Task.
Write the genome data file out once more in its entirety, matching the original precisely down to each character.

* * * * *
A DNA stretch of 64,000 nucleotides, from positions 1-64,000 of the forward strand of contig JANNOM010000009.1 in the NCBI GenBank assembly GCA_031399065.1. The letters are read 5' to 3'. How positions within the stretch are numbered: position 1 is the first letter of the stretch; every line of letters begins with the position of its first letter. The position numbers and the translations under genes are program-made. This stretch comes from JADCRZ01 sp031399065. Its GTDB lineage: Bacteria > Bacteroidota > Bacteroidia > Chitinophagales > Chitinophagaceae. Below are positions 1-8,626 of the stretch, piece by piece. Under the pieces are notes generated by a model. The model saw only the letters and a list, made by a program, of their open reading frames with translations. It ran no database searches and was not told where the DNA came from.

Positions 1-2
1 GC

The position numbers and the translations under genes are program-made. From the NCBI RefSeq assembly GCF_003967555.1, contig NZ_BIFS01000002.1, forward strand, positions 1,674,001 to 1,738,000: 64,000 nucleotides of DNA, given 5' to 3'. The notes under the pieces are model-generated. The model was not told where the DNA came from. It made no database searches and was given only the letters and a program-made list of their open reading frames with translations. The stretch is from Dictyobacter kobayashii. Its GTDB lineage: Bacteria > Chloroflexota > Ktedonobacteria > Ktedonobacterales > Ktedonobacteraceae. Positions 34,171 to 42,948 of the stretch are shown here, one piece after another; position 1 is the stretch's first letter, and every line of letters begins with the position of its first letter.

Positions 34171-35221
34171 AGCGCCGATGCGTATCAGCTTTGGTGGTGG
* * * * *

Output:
A DNA stretch of 64,000 nucleotides, from positions 1-64,000 of the forward strand of contig JANNOM010000009.1 in the NCBI GenBank assembly GCA_031399065.1. The letters are read 5' to 3'. How positions within the stretch are numbered: position 1 is the first letter of the stretch; every line of letters begins with the position of its first letter. The position numbers and the translations under genes are program-made. This stretch comes from JADCRZ01 sp031399065. Its GTDB lineage: Bacteria > Bacteroidota > Bacteroidia > Chitinophagales > Chitinophagaceae. Below are positions 1-8,626 of the stretch, piece by piece. Under the pieces are notes generated by a model. The model saw only the letters and a list, made by a program, of their open reading frames with translations. It ran no database searches and was not told where the DNA came from.

Positions 1-2
1 GC

The position numbers and the translations under genes are program-made. From the NCBI RefSeq assembly GCF_003967555.1, contig NZ_BIFS01000002.1, forward strand, positions 1,674,001 to 1,738,000: 64,000 nucleotides of DNA, given 5' to 3'. The notes under the pieces are model-generated. The model was not told where the DNA came from. It made no database searches and was given only the letters and a program-made list of their open reading frames with translations. The stretch is from Dictyobacter kobayashii. Its GTDB lineage: Bacteria > Chloroflexota > Ktedonobacteria > Ktedonobacterales > Ktedonobacteraceae. Positions 34,171 to 42,948 of the stretch are shown here, one piece after another; position 1 is the stretch's first letter, and every line of letters begins with the position of its first letter.

Positions 34171-35221
34171 AGCGCCGATGCGTATCAGCTTTGGTGGTGG